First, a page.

Ukrainian protests

Naked women protesting in freezing temperatures and brawling MPs: Ukraine's Parliament gets off to a feisty start Feminist group staged nude protest at opening of Ukrainian ParliamentAllegations of corruption in country where opposition leader is jailedMPs brawled before vote to endorse new Prime Minister took place

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UPDATED:

22:30 GMT, 12 December 2012

The new session of the Ukrainian parliament got underway yesterday with a topless protest against corruption and brawling involving MPs on the floor of the chamber.

It was the first meeting of the new legislature since the West censured 'flawed' October elections in the country.

Four women from feminist grouping Femen, whose motto is 'We came, we undressed, we conquered', stripped naked except for black pants in temperatures of minus 3C.

Opposition and pro-presidential lawmakers scuffle on the podium during the opening session of the Ukrainian 'Verkhovna Rada'

Battleground: Opposition and pro-presidential MPs scuffle on the podium during the opening session of the Ukrainian 'Verkhovna Rada'

Members of opposition parties block the door to Parliament during a day of violence and tension

Blockade: Members of opposition parties block the door to Parliament during a day of violence and tension

 Police officers detain a Femen activist protesting in front of the Ukrainian Parliament

Making a stand: Police officers detain a Femen activist protesting in front of the Ukrainian Parliament

Their stunt was an attempt to draw attention to alleged corruption in Ukraine, a country where the opposition leader and ex-premier Yulia Tymoshenko has been jailed for crimes not recognised in the West as punishable by prison.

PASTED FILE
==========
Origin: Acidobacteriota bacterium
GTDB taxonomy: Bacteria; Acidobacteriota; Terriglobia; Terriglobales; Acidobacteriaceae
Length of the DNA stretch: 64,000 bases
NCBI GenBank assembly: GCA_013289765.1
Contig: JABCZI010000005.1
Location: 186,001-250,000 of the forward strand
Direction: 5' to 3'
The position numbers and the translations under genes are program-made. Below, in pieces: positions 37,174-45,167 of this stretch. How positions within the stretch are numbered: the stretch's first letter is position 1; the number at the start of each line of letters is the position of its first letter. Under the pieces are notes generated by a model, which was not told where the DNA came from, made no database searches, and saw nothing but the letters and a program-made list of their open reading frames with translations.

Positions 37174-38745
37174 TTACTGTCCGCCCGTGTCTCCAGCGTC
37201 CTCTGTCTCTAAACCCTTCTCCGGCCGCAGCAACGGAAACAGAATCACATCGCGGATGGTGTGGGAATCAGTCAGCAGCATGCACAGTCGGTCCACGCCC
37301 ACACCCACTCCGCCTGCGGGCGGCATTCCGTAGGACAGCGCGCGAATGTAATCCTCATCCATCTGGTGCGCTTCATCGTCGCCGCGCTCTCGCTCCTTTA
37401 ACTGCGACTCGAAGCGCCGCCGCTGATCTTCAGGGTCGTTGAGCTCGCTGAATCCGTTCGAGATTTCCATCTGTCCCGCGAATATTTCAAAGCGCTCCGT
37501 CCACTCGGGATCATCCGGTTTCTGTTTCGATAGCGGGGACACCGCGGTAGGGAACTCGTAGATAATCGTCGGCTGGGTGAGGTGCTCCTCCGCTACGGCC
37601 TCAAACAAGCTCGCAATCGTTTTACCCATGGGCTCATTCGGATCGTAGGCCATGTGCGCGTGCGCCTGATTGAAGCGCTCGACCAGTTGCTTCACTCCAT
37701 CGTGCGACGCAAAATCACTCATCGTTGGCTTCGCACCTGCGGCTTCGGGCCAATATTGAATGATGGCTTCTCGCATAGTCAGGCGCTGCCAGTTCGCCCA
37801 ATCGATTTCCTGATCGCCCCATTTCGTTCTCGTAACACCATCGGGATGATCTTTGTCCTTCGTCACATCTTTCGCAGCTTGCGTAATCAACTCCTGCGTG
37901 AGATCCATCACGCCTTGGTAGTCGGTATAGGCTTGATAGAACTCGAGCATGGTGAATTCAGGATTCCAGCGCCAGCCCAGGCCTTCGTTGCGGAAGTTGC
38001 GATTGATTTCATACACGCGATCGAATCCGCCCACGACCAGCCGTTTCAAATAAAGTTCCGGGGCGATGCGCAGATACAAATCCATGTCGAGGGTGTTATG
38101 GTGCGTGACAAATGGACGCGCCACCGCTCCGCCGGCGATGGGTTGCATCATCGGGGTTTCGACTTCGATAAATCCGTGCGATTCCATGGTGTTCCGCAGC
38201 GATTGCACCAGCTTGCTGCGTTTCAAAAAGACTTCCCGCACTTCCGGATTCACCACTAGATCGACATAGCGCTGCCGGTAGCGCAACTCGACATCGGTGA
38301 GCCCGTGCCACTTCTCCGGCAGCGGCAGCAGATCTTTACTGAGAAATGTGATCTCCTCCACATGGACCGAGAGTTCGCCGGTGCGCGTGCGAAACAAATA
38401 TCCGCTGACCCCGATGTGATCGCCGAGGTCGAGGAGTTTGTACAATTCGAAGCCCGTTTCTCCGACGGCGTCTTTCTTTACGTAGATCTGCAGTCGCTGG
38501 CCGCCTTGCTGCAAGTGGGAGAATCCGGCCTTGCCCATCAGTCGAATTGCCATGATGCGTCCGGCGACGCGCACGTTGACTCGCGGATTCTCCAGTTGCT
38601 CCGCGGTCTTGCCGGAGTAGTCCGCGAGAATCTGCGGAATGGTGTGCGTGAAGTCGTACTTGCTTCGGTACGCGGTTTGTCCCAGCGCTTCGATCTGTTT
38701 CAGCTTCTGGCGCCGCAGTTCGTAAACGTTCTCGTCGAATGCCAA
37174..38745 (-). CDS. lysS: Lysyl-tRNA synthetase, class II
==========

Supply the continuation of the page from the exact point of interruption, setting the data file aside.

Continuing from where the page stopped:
Before being hauled away by police, the Femen protesters claimed parliament was a 'stable' for the 'horses of oligarchs'.

Inside parliament, the opposition nationalist Svoboda group chased and manhandled two MPs, a father and son, in a bid to prevent them taking the oath.

They were physically ejected from the chamber by opposition
deputies who accused them of defecting to the ruling coalition.

The procedural wrangling at the opening of the
new parliament threatened to push back a key vote on whether Mykola Azarov will be endorsed for a new term as prime minister.

The vote will be the
first test of the support for President Viktor Yanukovich, who
re-nominated Azarov.

The women were demonstrating over alleged corruption in the country, referring to Parliament as a 'stable' for the 'horses of oligarchs'

Protest: The women were demonstrating over alleged corruption in the country, referring to Parliament as a 'stable' for the 'horses of oligarchs'

The three main opposition parties have ruled out any coalition with the ruling Party of the Regions

Getting physical: The three main opposition parties have ruled out any coalition with the ruling Party of the Regions

The ugly scuffles were the latest in a series of raucous scenes in the legislature in recent years.

MPs from Tymoshenko's party wore black jerseys with her portrait on the front and the phrase 'Freedom to Political Prisoners' on the back.

The October elections were seen as a consolidation of President Yanukovych's power.

Yanukovich's pro-business Party of the
Regions and their allies enjoyed a strong majority in the last
parliament, which allowed them to push through changes to the electoral
law and a law on use of the Russian language that sparked street
protests.

Although it is still the biggest single party, it lost seats in the October 28 election.

But the the three main opposition parties have ruled out any coalition with the Regions Party and sought to delay a vote on Azarov's nomination, arguing that
parliamentary procedure required him to meet all factions first.

When the speaker formally announced that
Azarov and his government were present, the chamber echoed to opposition
cries of 'Hanba! Hanba!' (Shame!)

ne MP is hoisted forward. Political instability has led to a number of raucous scenes in Ukraine's Parliament in recent years

Climbing to safety: One MP is hoisted forward. Political instability has led to a number of raucous scenes in Ukraine's Parliament in recent years